The film, which aired on Monday, Feb. 2, is called "Wilkommen Zuhause" (Welcome Home). In it, director Andreas Senn tells the story of Ben, a Bundeswehr soldier who sets off for Afghanistan to participate in a humanitarian mission.
But when one of his colleagues is killed in a militant attack, Ben is no longer the same. Back home, he tries to convince his friends and family that he's fine, but even they notice the change. The sound of breaking glass is enough to send Ben hurtling to the floor in search of cover.
According to the daily Sueddeutsche Zeitung, the number of German soldiers returning from Afghanistan with post-traumatic stress disorder is on the rise. The paper reported on Tuesday that the number of known PTSD cases for Bundeswehr soldiers has risen from 55 in 2006 to 226 in 2008. Experts say that, in reality, the number of cases is likely much higher due to the cases that go unreported.
German Defense Minister Franz Josef Jung put the number of German soldiers who suffer from PTSD at 2 percent. There are currently about 3,400 Bundeswehr troops stationed in Afghanistan, where most German PTSD cases originate. A total of about 62,000 Germans have been stationed in war zones in the past three years.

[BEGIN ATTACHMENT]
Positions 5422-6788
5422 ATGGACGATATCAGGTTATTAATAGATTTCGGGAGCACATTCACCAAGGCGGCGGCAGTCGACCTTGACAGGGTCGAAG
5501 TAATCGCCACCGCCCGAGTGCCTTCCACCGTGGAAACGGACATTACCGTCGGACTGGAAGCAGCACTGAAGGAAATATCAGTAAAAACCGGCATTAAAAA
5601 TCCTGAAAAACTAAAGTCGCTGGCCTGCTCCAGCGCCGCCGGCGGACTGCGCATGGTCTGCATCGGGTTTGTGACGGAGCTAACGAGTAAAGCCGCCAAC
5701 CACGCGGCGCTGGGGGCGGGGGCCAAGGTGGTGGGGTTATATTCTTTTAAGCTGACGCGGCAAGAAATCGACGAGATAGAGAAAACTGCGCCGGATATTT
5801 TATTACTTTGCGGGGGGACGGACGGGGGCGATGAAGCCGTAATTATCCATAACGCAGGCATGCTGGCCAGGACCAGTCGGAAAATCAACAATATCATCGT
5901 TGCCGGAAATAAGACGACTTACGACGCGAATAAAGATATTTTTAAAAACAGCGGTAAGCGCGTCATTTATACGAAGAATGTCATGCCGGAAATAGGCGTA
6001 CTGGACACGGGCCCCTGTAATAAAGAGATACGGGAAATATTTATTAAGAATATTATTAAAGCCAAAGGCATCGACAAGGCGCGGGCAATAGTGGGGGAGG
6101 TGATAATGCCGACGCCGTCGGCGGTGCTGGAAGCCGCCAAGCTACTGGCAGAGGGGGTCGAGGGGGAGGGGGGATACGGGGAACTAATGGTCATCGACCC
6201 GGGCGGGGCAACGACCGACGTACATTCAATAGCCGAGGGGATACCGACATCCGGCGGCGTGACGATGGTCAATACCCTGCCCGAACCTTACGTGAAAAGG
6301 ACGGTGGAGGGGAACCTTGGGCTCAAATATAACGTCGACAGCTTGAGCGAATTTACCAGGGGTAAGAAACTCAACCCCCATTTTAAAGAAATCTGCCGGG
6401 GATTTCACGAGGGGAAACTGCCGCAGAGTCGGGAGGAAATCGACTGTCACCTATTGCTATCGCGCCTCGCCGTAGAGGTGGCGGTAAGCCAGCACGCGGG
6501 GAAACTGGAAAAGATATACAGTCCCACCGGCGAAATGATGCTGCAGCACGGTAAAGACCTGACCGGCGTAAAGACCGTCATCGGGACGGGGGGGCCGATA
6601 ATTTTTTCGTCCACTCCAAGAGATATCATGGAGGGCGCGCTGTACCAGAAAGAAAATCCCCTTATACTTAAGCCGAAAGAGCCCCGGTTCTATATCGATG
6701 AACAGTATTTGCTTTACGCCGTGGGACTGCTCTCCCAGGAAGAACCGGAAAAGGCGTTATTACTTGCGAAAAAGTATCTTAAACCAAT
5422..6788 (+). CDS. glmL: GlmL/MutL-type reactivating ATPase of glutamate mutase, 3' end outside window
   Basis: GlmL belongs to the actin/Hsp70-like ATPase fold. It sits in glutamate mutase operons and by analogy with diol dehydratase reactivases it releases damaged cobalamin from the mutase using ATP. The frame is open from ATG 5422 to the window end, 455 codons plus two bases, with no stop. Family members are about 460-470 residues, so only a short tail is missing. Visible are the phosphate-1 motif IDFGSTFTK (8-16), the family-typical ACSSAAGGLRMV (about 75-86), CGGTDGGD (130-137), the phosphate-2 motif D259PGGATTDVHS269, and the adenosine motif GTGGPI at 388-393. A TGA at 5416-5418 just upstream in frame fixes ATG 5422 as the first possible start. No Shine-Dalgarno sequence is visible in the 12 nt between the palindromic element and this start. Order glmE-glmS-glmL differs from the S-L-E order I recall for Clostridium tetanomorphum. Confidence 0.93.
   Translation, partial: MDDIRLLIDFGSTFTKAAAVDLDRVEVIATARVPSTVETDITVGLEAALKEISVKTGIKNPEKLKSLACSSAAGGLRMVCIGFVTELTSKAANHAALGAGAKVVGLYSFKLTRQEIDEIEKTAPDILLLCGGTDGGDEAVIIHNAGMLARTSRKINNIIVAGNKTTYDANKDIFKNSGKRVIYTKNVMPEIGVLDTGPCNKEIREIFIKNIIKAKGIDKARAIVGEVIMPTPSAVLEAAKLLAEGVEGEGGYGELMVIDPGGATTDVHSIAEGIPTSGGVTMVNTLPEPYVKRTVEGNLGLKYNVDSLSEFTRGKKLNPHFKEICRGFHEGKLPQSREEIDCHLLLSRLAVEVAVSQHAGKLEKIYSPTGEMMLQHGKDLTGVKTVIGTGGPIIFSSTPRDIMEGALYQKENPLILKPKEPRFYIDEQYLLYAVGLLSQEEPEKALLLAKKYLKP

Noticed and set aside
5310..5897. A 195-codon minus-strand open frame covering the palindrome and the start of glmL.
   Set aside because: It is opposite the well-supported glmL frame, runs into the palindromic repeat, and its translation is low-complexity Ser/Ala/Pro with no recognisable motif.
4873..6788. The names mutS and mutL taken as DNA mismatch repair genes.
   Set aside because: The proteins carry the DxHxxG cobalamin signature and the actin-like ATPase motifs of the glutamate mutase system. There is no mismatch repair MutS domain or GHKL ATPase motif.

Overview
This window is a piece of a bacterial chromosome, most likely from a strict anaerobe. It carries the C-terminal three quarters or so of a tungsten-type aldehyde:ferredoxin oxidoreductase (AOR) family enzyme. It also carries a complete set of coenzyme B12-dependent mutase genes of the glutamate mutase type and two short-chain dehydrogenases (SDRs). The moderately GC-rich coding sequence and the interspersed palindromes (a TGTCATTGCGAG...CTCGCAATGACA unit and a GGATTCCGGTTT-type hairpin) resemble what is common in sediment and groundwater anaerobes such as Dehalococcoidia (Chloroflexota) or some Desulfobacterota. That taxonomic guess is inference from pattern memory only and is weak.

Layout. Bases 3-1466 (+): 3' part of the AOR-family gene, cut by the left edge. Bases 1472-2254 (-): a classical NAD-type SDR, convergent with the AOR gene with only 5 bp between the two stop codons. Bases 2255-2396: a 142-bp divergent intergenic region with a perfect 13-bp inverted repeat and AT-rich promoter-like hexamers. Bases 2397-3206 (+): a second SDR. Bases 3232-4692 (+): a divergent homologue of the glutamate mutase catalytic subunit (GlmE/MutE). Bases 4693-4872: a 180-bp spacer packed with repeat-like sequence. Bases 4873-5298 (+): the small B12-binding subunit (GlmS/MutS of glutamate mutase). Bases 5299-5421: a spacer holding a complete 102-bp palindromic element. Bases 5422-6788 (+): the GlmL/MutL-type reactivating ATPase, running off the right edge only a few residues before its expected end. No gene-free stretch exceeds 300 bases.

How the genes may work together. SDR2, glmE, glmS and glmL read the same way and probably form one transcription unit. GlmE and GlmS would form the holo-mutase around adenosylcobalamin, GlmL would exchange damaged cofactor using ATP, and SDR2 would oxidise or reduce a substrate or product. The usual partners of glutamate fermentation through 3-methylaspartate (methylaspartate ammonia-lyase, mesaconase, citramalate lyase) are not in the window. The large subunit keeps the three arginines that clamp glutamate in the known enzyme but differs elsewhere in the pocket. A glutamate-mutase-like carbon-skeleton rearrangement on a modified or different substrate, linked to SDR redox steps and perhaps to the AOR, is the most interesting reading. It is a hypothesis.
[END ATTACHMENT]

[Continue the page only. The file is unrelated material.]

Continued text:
Soldiers with PTSD find it difficult to return to normal life, and end up suffering from things such as extreme irritability, depression or addiction, the paper said.
Experts say that while Germans are familiar with PTSD for a long time in firefighters or train drivers who witness suicides, it was taboo to talk about the disorder in connection with soldiers.
Politicians planning to act
Now though, it appears that politicians are taking notice of the scale of the problem, and plan to address the issue in a parliamentary session next week. Among the proposals up for discussion is the establishment of a research center for PTSD, and improvements to the care that is given to soldiers returning from missions abroad.
In addition, the German armed forces association has suggested setting up a phone hotline where soldiers can speak anonymously about their symptoms. Many soldiers try to come to terms with their symptoms alone so as not to be labeled a "weakling" by their colleagues, said the chairman of the association, Lieutenant-Colonel Ulrich Kirsch.